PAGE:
By Affiliated Foot & Ankle Care
August 27, 2016
Tags: Arthritis  

Joint pain in the toes, feet and ankles is a common reason patients make an appointment to see one of our board certified podiatrists, Dr. Varun Gujral or Dr. Nrupa Shah. There can be several causes for this complaint but in honor of Psoriasis Awareness Month, we at Affiliated Foot & Ankle Care want to inform out patients about a particular disorder: Psoriatic Arthritis.

Psoriasis is an autoimmune disease that affects about 750 million Americans. Its telltale symptom is patches of red, scaly skin covered with silvery scales that occur because the body produces new skin cells too rapidly. About 30% of patients with psoriasis will develop psoriatic arthritis. In 85% of these patients, the psoriasis develops first and then the joint disease follows.

What You Need to Know

Early detection of psoriatic arthritis is critical. Studies show that permanent joint damage can occur in as little as 6 months if psoriatic arthritis is not diagnosed and treated. The most common place for psoriatic arthritis to develop is in the distal joints—those closest to the nails on your toes or fingers. In addition to joint pain, symptoms to be on the lookout for include:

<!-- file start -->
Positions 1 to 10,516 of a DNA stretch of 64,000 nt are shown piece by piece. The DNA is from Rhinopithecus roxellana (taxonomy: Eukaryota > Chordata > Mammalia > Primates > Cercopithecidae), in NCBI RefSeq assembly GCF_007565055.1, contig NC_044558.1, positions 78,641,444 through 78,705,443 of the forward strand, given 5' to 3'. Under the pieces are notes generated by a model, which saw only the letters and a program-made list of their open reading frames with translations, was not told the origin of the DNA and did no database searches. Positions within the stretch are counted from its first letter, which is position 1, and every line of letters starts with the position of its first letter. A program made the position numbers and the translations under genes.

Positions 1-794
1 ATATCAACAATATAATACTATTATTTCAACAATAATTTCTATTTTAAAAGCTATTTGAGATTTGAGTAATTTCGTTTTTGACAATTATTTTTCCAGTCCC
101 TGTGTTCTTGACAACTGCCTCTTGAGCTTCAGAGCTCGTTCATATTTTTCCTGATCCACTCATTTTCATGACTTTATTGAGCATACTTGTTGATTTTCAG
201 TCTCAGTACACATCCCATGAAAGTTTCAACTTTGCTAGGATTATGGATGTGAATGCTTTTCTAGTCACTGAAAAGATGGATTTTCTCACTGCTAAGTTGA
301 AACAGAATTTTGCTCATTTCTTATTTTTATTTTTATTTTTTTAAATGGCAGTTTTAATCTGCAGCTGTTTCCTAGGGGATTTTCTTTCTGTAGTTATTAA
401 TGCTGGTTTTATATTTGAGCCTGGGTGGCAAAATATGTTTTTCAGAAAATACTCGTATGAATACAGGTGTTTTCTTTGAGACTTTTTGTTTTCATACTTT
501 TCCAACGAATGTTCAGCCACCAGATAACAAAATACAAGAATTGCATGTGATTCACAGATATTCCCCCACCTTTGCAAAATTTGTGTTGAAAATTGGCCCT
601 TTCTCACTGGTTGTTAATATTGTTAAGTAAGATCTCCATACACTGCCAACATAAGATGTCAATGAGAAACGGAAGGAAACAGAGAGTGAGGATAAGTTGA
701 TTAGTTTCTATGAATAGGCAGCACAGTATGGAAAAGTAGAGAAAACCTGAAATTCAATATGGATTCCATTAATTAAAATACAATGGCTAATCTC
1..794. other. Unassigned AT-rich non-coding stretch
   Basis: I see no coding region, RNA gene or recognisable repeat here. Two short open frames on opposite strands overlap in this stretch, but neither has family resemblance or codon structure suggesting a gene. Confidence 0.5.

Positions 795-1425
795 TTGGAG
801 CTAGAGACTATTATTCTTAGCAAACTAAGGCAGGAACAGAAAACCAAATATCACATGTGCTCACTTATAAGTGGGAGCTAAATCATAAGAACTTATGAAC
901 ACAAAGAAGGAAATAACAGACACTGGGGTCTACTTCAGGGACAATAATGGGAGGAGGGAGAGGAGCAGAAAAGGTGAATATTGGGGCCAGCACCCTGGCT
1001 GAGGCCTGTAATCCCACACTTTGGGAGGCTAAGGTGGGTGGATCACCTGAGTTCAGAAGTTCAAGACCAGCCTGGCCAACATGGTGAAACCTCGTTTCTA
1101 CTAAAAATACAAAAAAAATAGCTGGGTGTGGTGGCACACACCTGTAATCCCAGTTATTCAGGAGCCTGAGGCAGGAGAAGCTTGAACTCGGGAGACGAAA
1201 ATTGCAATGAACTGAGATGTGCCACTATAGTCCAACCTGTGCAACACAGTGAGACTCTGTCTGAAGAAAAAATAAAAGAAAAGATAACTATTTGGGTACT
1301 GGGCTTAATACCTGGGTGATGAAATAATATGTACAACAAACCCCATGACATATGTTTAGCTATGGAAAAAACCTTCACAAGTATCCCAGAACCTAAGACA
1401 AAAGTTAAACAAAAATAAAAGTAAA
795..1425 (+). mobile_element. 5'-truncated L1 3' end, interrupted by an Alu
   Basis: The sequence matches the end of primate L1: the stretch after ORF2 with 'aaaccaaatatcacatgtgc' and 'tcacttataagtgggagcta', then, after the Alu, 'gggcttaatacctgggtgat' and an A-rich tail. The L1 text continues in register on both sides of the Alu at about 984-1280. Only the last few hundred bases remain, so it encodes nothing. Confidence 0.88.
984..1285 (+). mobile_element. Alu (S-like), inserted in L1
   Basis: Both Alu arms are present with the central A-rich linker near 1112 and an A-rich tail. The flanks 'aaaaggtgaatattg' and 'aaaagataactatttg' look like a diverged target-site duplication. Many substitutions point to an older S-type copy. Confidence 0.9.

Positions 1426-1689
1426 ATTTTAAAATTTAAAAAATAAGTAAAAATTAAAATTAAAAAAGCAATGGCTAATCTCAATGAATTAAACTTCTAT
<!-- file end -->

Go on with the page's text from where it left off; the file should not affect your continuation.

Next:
• Extreme swelling of the toes
  • Stiffness and tenderness in the joints
  • Restricted range of motion
  • Changes in your toenails—pitting, discoloration (may appear similar to a fungal infection) or separation of the nail from the bed
  • General fatigue and tiredness
  • Redness or pain in the eye

Getting Treatment

If you have any pain and discomfort in the joints of your feet, it is important to make an appointment at our Edison, Monroe or Monmouth Junction office to have it evaluated. Be sure to tell the podiatrist if you have been diagnosed with psoriasis. The foot doctor will examine your feet and get a complete medical history. X-rays or other imaging studies may also be ordered. The foot doctor will want to rule out other possible causes of your joint symptoms. Whether your joint pain turns out to be psoriatic arthritis or another problem, early detection and treatment is best for limiting disability. Don’t delay, contact us today by calling: 732-662-3050.